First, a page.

First thoughts on Sinn Féin’s disastrous election

David Moane is retired, lives in Dublin and takes an active interest in Southern politics. Here he shares his thoughts on the lessons that need to be learned by Sinn Féin after their disappointing performance in the recent elections.

The European and local elections in the RoI were a disaster for Sinn Féin and a vindication of the Government. This momentous outcome will have ramifications for both parts of the island.

First, Sinn Féin. In the June 2019 European and local elections it secured 9.5% of the vote. In the general election in February 2020 it made its unexpected and dramatic breakthrough, securing 24.5% of the vote (FF, 22.2%; FG, 20.9%) becoming the Official Opposition in the Dáil.
From there its popularity rose, peaking in the Irish Times tracking opinion polling at 36% two summers ago. Then a decline set in, culminating in a 23% showing in the latest Irish Times polling a few weeks ago.
The party was on the backfoot going into these elections, unusual for the Official Opposition and with the Government in the fourth year of its term, the FG component having been in power continually since 2011, some 13 years. But to record a derisory 12% vote when it should have swept the board is a disaster for the party and requires an explanation.
Part of that explanation lies with the performance of the three Government parties who saw their combined share of the vote touch 50%, almost identical with their general election showing in 2020. An extraordinary outcome for any Government across Europe. This for a Government that presided over immigration on an unprecedented scale.
Of the country’s population of 5.27 million, some 1.15 million comprise foreign-born migrants, 90% of whom are economic and 10% refugees. This represents 22% of the overall population, by comparison with an average of 15% across Western Europe (17% in the UK).
So, immigration was not the defining issue – how otherwise could the Government’s vote have held up so well? The Centre-ground made a clear statement of support for the Government parties and its policies. And those disparate groupings seeking to exploit an exclusive anti-immigrant platform hardly registered.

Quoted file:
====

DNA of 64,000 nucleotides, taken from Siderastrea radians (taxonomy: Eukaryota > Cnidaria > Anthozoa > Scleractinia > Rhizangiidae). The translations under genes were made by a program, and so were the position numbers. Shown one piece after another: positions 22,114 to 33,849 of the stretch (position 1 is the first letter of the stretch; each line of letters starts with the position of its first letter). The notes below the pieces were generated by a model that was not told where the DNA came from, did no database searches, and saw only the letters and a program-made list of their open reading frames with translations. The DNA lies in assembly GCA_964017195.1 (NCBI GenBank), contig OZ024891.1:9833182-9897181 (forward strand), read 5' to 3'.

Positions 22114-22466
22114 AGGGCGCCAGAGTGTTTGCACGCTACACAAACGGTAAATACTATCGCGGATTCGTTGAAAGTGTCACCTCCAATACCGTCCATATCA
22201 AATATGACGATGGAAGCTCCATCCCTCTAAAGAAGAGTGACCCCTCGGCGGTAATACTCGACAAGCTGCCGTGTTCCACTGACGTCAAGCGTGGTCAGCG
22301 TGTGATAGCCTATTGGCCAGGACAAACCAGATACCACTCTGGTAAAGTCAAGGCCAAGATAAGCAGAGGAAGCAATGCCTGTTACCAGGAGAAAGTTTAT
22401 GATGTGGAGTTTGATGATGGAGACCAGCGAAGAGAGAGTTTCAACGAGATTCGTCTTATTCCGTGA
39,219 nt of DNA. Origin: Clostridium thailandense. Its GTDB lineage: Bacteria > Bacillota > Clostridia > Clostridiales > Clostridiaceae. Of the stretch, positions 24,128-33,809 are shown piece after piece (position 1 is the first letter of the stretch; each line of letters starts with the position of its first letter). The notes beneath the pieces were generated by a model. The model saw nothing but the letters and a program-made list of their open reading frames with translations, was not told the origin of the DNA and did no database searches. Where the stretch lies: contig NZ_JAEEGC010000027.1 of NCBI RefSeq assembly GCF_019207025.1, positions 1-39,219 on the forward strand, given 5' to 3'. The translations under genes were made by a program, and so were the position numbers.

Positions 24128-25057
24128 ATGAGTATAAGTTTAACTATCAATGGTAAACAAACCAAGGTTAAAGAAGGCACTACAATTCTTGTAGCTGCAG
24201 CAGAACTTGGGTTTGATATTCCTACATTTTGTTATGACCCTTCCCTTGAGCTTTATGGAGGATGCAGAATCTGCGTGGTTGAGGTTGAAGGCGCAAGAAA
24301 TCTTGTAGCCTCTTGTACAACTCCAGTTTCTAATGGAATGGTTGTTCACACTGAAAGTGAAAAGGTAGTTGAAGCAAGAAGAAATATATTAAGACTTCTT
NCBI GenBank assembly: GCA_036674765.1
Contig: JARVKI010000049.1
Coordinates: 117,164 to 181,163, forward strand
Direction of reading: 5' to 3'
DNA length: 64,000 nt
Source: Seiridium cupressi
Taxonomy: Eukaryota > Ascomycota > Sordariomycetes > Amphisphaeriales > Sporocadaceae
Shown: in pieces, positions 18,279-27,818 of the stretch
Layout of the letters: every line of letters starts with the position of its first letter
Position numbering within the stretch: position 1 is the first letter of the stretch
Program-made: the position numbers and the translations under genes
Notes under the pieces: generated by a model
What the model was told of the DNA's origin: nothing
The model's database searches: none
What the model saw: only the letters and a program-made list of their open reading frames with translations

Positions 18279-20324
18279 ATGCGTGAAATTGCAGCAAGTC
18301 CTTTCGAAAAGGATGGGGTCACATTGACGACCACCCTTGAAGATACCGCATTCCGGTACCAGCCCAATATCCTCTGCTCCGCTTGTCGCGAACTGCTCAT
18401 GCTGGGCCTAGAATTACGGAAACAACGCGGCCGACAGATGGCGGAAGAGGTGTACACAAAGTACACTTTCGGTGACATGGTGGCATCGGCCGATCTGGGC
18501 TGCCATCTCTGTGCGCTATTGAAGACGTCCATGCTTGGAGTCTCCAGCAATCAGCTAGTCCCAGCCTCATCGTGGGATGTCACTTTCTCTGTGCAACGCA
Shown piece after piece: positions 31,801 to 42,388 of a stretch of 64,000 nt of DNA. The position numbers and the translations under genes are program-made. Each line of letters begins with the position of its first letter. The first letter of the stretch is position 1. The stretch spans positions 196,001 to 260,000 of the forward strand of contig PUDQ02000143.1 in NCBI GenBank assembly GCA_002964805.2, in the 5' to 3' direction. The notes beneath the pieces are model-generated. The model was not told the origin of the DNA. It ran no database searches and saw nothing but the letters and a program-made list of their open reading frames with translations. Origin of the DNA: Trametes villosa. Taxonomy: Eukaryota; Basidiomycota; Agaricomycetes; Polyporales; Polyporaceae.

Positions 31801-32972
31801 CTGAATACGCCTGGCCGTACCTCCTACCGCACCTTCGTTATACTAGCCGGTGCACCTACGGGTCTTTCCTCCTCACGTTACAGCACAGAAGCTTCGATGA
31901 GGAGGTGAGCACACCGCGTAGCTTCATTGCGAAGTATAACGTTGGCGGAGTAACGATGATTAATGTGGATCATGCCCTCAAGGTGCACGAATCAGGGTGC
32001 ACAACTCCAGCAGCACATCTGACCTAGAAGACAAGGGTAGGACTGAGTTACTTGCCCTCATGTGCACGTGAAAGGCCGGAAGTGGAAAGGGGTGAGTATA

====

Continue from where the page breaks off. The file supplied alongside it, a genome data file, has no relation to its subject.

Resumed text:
The collapse in the SF vote has a number of tributaries. First, it tried to occupy the Centre-ground already over-occupied by a Government doing a creditable job. Second, it vacillated on one policy after another, including immigration, until its credibility was sunk. Third, Mary Lou McDonald increasingly showed her limitations, becoming more of a liability than an asset.
But none of these are sufficient in themselves to explian why the Official Opposition party saw its vote collapse. The underlying reason is that voters in the RoI have rejected Sinn Féin as a Northern party interloping itself on Southern politics, controlled by a hidden cabal from Belfast and bringing with it the abrasive and divisive baggage of Northern identify politics.
The electorate dabbled with the party in 2020 and then became disaffected. In this election it put it back in the box it had placed it prior to 2020.
The lessons for SF are stark. It should write off the South and save itself by focusing on its bailiwick in Northern Ireland. It needs to show it can govern NI with others, as per the Belfast Agreement, competently and over a sustained period. When it has done that it can consider a return to Southern politics. Failure to act in this way will see Northern voters reject it as emphatically as have Southern voters this week.

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